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About LJG

Lance was raised in Arkansas and cut his teeth on activism while working closely with the Young Democratic Socialist of American and various progressive organization while in college at the University of Central Arkansas.

 While in college Lance participated in a "Don't Ask, Don't Tell" protest in 2006 that awarded him six hours in county jail and the chance to declare that yes he has been to jail for justice.
Soulforce Right2Serve - Don't Ask; Don't Tell Protest
2007, Jena 6 March
Then a year later on September 20, 2007, he marched in Jena, Louisiana for the Jena 6.
After a year of working and living at California's Yosemite National Park, Lance found himself moving to Madison, Wisconsin where he found himself embraced by a core group of concerned citizens which would go on to form the Autonomous Solidarity Organization during the "Budget Repair Bill Protests" which he calls the Cheddar Revolution.
Lance J. Gosnell & Matthew Schauenburg
of Hungry Guy in Madison protesting in the Wi State Capitol.

Yet, all this from a divorced family where his father, James L. Gosnell, is a retired postal worker and his mother, Linda Stacks, a retired customer service manger.

Parents & LJG

writing, film making, politics, activism
Favorite Movies
Pump up the Volume, Reds, Dunwich Horror, In the Mouth of Madness, Hollywoodland, Worlds Greatest Dad, The Late Shift, Milk, The Devil's Rejects
Favorite Music
The Monkeys, Leonard Cohen, Meatloaf, Pearl Jam, Jennifer Knapp, Godsmack, Tom Petty, Oingo Boingo, Marilyn Manson, Garth Brooks
Favorite Books
People's History of the United States, Searching for God Knows What, Sleeping with the Devil, Metamorphosis

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Brainstorming: Alton Military Prison for Confederate POWs.

As a fan of movies and history I have decided it's time to start the research about a Illinois Prison that was used as a POW Prison during the Civil War.

My 4th Great Grandfather was imprisoned at Alton, Il where he caught Smallpox and died, his name is listed on a memorial today as Private Jno S. Storment.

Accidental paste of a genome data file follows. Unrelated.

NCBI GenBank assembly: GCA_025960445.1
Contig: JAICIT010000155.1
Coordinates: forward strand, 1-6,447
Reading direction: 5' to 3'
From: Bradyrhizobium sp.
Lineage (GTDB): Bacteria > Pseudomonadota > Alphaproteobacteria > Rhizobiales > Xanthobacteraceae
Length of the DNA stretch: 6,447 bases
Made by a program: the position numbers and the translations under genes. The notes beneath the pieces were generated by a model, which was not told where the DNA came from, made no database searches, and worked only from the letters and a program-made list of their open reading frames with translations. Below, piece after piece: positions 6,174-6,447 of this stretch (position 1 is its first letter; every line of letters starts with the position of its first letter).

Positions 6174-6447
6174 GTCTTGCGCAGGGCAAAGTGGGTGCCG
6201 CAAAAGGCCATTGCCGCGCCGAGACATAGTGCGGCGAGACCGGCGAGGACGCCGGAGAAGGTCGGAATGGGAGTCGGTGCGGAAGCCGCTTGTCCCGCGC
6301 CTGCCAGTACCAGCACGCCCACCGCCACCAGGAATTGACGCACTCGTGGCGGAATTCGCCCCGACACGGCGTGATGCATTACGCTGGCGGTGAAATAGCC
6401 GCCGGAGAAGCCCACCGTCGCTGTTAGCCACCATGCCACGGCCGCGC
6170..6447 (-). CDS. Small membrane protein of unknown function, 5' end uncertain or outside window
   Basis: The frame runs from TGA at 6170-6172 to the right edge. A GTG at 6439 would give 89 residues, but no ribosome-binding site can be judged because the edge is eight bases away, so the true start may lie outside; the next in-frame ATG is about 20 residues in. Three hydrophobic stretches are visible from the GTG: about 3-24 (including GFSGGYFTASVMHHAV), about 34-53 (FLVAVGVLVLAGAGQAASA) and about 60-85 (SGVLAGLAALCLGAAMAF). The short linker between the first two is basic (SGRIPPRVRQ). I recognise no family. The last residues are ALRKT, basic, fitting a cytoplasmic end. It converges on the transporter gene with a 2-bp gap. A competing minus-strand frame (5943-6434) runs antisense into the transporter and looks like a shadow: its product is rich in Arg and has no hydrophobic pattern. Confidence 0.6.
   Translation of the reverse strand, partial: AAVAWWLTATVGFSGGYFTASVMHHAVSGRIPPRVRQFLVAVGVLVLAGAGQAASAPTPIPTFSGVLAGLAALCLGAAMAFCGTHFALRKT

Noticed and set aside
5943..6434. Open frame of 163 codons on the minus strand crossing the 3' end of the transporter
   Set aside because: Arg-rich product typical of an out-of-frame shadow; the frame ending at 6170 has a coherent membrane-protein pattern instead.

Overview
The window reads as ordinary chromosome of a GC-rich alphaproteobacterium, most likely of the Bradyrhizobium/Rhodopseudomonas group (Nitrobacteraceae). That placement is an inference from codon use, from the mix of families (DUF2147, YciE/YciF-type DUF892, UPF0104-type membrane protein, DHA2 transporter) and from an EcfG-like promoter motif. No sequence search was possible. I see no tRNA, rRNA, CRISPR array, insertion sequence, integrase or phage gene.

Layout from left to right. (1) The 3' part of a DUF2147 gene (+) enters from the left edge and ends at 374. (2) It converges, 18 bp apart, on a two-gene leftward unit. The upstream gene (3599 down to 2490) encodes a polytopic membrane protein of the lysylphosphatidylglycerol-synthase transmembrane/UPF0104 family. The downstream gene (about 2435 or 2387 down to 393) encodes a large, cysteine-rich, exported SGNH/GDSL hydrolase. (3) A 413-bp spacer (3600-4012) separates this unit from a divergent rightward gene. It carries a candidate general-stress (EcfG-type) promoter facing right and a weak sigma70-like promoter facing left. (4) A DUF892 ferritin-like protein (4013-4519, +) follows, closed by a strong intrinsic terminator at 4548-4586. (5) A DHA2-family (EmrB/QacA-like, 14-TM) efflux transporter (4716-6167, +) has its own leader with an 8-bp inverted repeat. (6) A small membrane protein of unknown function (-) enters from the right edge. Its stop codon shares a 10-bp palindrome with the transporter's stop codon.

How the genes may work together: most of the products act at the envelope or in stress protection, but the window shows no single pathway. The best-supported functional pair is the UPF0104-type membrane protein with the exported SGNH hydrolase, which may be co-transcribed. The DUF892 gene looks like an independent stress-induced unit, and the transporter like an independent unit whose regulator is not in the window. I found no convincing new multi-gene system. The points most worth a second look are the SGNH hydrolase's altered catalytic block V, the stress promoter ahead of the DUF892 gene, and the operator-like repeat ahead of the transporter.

In reality his name is John S. Storment.

LAST SURVIVOR OF PRISONERS IN ALTON CONFEDERATE PRISON DIES Source: Alton Telegraph, August 31, 1940 Samuel A. Harrison, last know survivor of the Confederate prisoners in the old penitentiary at Alton, died Friday night at his home near Rolla, Mo. The Telegraph was informed of the death of the 98 year old war veteran in a telegram from his grandson, S. Claude Null.  Funeral services for Mr. Harrison will be at Anutt, Mo.  Samuel Harrison was in Alton on June 7, 1938, and visited the site of the old penitentiary where…

UPDATE: "They Win You Lose Committe's" - Decline to Sign Mailer #arpx #alcoholwars

So you may have seen this mailer in your mail from the "They Win You Lose Committee" with it's chair listed at M.F. Dillard. on further investigation and digging we find a lobbyist for DBH Management which has an address at 207 Church Street in Morrilton, Arkansas to be Camille A. Boggess who is listed as the the Treasure for the "TWYLC" and on the follow the money website she is listed as a lobbyist for the Conway County Legal Beverage Association.

Then when you google the CCLBA you find a reference on the SOS website to it and on its list of officers you find Otto Leinhard which is a person and the same name as the Budweiser distributor.

Now, it gets interesting but not to exciting. Based on information from Blue Hog Report we find that on 9/19/13 CCLBA contributed $5,000 dollars with a total contribution for the year as $8,000 to DBH 2 PAC.

So, does Otto Leinhard the person or the company know that it's lobbyist is sending mailers out from…

A murder of a Black Man! The Murder of a White Doctor & Conway County, Arkansas' first hanging of a White Man.

I am always researching my family tree and when I discovered the following historical gem I had to re-tell the story because Sam Kennimer was my 2nd Great Grandmother Hattie Bell Allen's ex-husband who she divorced in November 1897.

Editor's Note: The following is reprinted from the March 1 edition of "ArkaTech", the student newspaper at Arkansas Tech at Russellville. By: Sandy Jones

Around 1896 Marshell Baker, a black, moved to Center Ridge, Arkansas, from Chicago. With money he had from a life insurance policy, he bought a house and some land and opened a saloon. The townspeople at that time didn't like a Negro owning land in their community, so two of the citizens decided to do something to remedy the situation. Alex Brinkley and Dr. Gilbert C. Chamness shot him one night, put his body in the house, and set the house on fire. His charred body was found the next day. One leg was missing where a dog had ripped it off to gnaw on.

No one explored the m…